Tourist Fees and Tragedy of the Commons

Tia Belau Editorial, June 21, 2012 —

“Chibngii ra tut” has been the mantra for many in the national leadership that it is time for the 16-states in the Republic to start fending for themselves, and not rely on the national government coffers for handouts.

However, such talk has not been lost with some of the states, who are determined to use their natural resources to increase revenue for their treasuries.

Peleliu State is the latest to impose $30 diving fees within its state’s waters. For other water activities it is $10, and the same rate for land tour.

The rate increase by Peleliu followed Koror’s big jump for rock island and jellyfish lake fees.

Ngardmau already doubled its visitor fees to the waterfall to $10. Other states may not be far behind in imposing other fees just to increase the states’ income. How this trend will play out, have great potential to hurt the tourist industry and weaken the national government’s ability to raise revenue, which is highly dependent on tourism.

Annual tourist receipt contributes to around 50 percent of GDP.

This brings to mind one of the most famous dilemmas in “Game Theory.” The most cited article in Science Magazine ever is American ecologist Garrett Hardin’s “The Tragedy of the Commons.”

Hardin says “tragedy” occurs when community resources are claimed or used by many with little effective restriction.

He illustrated it with the story of a group of herders each grazing his own animals on common land, with one herder thinking about adding an extra animal to his herd. An extra animal will yield a tidy profit, and the overall grazing capacity of the land will only be slightly diminished, so it seems perfectly logical for the herder to add an extra animal.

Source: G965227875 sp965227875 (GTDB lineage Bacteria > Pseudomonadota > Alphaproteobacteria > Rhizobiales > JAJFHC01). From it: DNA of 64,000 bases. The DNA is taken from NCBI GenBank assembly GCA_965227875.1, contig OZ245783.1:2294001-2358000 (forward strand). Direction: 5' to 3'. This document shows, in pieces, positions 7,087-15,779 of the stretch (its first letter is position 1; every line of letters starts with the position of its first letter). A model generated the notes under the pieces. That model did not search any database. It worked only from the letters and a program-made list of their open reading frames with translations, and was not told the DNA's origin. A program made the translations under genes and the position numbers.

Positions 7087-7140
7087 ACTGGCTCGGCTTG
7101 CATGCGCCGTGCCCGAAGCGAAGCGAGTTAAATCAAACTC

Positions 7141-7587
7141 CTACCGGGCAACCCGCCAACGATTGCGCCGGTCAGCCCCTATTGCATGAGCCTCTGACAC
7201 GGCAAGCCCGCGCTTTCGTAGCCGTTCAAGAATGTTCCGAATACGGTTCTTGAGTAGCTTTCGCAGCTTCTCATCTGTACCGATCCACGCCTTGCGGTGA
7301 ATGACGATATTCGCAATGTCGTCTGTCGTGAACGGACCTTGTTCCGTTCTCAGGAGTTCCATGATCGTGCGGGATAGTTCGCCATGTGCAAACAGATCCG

The tragedy comes when all the other herders think the same way. They all add extra animals, the land becomes overgrazed, and soon there is no pasture left.

The same argument can be applied to the tourist fees. The national government is collecting the “green fees.” States’ are now practicing charging more to pay for their state operations.

They think that an increase here and there won’t make that much of a difference, but when every state start imposing their own fees, the cumulative impact deals a big blow to the tourist spending habits, ultimately costing everyone the much needed cash for economic development.

If the practice by state and national governments to raise tourist fees continues, at some point the tragedy will emerge.

Fortunately, the problems of tourist fees are not so dire to the point that a recovery is needed. However, leaders at the national and state level must sit down if an effective solution has to be found.

The lesson, as in many cases, is that remedies do not come early, but rather, late. They may come too late to avoid the losses of the Tragedy of the Commons.

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